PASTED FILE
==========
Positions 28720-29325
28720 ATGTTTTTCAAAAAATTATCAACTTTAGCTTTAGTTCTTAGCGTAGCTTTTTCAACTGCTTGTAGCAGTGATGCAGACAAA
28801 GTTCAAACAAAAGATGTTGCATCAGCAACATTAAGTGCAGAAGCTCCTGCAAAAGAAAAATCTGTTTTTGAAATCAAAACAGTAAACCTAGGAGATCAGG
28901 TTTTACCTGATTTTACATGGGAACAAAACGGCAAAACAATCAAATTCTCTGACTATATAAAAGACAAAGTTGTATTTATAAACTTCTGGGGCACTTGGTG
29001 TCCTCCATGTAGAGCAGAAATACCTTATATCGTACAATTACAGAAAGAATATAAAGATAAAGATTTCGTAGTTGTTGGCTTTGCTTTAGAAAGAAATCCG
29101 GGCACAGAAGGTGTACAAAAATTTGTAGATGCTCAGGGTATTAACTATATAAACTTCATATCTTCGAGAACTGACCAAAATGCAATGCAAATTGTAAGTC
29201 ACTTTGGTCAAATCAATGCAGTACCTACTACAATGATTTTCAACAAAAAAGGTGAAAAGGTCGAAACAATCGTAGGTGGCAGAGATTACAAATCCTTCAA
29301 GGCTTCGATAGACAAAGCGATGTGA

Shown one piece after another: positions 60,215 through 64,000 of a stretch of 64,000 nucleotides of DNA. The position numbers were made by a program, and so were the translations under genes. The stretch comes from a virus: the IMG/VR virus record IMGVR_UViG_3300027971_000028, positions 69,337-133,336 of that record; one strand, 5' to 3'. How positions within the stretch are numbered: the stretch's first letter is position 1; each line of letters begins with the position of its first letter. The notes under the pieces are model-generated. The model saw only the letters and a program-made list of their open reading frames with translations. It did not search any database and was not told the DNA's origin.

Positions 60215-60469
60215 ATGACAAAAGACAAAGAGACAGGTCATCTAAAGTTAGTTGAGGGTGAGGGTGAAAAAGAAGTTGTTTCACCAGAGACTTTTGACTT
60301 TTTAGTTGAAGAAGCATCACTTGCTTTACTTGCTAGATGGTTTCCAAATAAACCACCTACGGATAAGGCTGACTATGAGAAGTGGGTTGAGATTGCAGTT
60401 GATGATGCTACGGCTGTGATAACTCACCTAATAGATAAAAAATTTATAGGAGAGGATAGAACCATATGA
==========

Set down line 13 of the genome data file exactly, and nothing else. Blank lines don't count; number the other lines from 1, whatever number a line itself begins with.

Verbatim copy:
60401 GATGATGCTACGGCTGTGATAACTCACCTAATAGATAAAAAATTTATAGGAGAGGATAGAACCATATGA